Loretta Boniti

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Gov. Perdue: Fracking can be done safely, create jobs

RALEIGH — A controversial practice this week got a big boost from Gov. Bev Perdue.

“From what I saw, fracking can be done safely if you regulate it and put fees in place to have inspectors on the ground,” said Perdue.

The governor surprised many this week when she said fracking might be a viable option for North Carolina. This method of forcing natural gas from deep underground has many environmentalists warning of potential problems, like contaminated groundwater and dangerous gas leaks.

Perdue visited a fracking operation in Pennsylvania last week to see how it works first hand. She said she now believes with the right precautions in place, it could be something she would support.

“At the end of the day it’s jobs,” said Perdue. “It’s a fuel source produced in this country and it’s something that can help North Carolina be globally competitive.”

This position has some opponents speaking out.

“So we see a statement that it can be safely done as really defying the growing body of knowledge of the regulatory failures and the bodies of science from independent institutions that are studying the impacts on groundwater,” said Hope Taylor with Clean Water N.C.

But fracking supporters are glad to hear the governor’s encouraging words. They said they believe this means the state could soon be in the fracking business.

“I believe with the Governor’s support we will be able to get a bill that can pass,” said Rep. Paul Stam, House Majority Leader, “that she will not veto. And we can begin.”

Stam said a bill allowing this recovery process in North Carolina could pass as early as this spring’s legislative session. Opponents said that is troubling.

“There is no way that North Carolina is going to be ready to deal with a complex and technically demanding technology and the regulatory requirements, if we knew what those were, because we have seen that demonstrated,” said Taylor.

The N.C. Department of Natural Resources is expected to release a study on fracking in North Carolina on Friday.

Lawmakers question NCDOT’s need for helicopter

RALEIGH — The N.C. Department of Transportation owns a helicopter that, by any standard, is a luxury aircraft. But its a luxury that isn’t often taken advantage of.

“The helicopter only flew 66 hours in calendar year 2011,” said Catherine Moga-Bryant with the Program Evaluation Division.

The helicopter cost the state $560,000 worth of maintenance and upkeep last year, which means it cost $8,553 for every hour the helicopter was in use.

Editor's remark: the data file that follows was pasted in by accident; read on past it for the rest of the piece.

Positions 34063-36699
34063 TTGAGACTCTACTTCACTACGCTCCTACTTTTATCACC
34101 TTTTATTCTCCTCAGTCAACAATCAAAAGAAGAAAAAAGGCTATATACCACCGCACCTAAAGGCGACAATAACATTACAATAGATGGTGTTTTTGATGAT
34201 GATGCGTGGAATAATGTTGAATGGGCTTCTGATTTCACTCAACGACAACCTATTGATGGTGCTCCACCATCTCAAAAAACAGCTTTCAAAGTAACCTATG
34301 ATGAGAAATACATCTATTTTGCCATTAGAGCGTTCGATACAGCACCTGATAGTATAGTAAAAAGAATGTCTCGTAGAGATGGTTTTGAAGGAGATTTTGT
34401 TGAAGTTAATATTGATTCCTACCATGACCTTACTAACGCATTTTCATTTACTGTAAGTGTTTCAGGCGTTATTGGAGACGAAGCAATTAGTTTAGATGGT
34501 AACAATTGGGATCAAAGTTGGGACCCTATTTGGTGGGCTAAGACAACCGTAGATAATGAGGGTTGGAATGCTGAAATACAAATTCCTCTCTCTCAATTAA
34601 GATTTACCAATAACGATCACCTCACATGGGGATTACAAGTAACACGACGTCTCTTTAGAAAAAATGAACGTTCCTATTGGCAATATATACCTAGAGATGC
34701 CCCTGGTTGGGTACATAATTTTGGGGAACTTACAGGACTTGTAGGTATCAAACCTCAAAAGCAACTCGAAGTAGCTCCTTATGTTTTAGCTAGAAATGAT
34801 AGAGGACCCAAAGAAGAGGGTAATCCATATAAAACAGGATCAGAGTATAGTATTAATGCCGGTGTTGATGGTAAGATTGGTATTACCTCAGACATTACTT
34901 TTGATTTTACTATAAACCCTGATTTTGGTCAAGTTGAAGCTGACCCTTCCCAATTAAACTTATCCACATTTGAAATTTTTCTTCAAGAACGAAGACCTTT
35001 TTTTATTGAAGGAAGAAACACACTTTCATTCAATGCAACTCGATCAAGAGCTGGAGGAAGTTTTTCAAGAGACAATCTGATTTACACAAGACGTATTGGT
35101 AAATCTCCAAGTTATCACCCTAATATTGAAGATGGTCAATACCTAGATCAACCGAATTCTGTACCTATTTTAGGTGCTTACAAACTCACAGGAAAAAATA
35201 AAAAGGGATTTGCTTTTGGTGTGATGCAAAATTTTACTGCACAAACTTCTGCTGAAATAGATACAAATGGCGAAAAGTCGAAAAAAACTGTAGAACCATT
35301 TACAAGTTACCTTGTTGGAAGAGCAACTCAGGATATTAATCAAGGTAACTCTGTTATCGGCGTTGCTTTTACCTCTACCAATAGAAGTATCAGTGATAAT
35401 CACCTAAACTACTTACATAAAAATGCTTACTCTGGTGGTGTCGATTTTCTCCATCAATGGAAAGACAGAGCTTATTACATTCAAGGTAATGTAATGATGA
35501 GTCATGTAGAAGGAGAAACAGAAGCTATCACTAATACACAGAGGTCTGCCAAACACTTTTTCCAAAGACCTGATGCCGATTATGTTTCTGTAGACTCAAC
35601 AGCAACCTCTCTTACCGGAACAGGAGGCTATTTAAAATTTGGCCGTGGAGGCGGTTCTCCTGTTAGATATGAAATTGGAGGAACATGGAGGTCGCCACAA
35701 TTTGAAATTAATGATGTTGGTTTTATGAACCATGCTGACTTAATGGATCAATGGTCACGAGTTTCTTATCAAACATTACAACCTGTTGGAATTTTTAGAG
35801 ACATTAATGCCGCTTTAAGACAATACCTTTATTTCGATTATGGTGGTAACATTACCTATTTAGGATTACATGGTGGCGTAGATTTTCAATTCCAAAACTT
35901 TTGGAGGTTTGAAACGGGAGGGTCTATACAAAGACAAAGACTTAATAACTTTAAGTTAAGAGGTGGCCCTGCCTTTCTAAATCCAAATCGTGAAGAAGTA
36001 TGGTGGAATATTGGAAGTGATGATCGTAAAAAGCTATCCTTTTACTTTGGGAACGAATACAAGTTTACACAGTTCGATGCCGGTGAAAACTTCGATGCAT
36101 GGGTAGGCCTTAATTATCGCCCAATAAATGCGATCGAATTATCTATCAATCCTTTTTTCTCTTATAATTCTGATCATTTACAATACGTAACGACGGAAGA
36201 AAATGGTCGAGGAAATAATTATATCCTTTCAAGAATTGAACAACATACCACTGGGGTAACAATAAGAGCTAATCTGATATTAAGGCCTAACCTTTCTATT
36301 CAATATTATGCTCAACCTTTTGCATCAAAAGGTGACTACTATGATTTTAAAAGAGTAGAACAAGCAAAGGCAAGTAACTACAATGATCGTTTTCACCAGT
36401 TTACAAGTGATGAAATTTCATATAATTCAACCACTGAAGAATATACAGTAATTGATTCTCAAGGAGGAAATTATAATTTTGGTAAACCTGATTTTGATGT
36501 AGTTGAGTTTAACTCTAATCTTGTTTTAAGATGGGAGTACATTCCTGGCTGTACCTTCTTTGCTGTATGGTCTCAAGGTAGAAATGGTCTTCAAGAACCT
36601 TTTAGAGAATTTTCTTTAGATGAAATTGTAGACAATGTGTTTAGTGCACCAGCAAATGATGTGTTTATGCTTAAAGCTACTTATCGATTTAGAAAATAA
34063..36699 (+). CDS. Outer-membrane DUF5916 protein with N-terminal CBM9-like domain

In continued tough economic times, a state legislative oversight committee debated if this is a luxury the state needs. Some said, maybe yes.

“We are competing with other companies in other states,” said Sen. Rick Gunn, an Alamance County Republican, “and I know I don’t use a terribly old, beat up, dilapidated pick up truck to take clients around to see industrial sites.”

The head of the state’s oversight division said the costs for the helicopter weren’t unexpected and that he is not surprised to hear lawmakers question whether or not this helicopter is warranted.

“Its just the nature of the helicopter in its mission,” said John Turcotte, the Program Evaluation Division Director. “It is not going to be used fairly often. So what we are suggesting is given the circumstances, it would make sense to us, at least economically to use a less expensive helicopter.”

The helicopter is used for two main functions. In times of emergency, it is used to travel across the state and survey damages. It is also taken out when the state is recruiting new businesses to help get from property to property to show what the state has to offer.

Gov. Bev Perdue uses the helicopter in both of those circumstances, but says she understands lawmakers hesitation.

“I understand the need for efficiency in government,” said Perdue. “I’ve done my share of cutting. Probably more than the General Assembly in terms of recommending cuts. So, I respect the discussions that are ongoing.”

Discussing about getting rid of this helicopter doesn’t mean lawmakers are looking to let the helicopter go completely. They said there could be more economical choices out there.

“There are other types of helicopters that we can lease from companies in North Carolina,” said Rep. Edgar Starnes, a Caldwell County Republican. “They just may not be the limousine.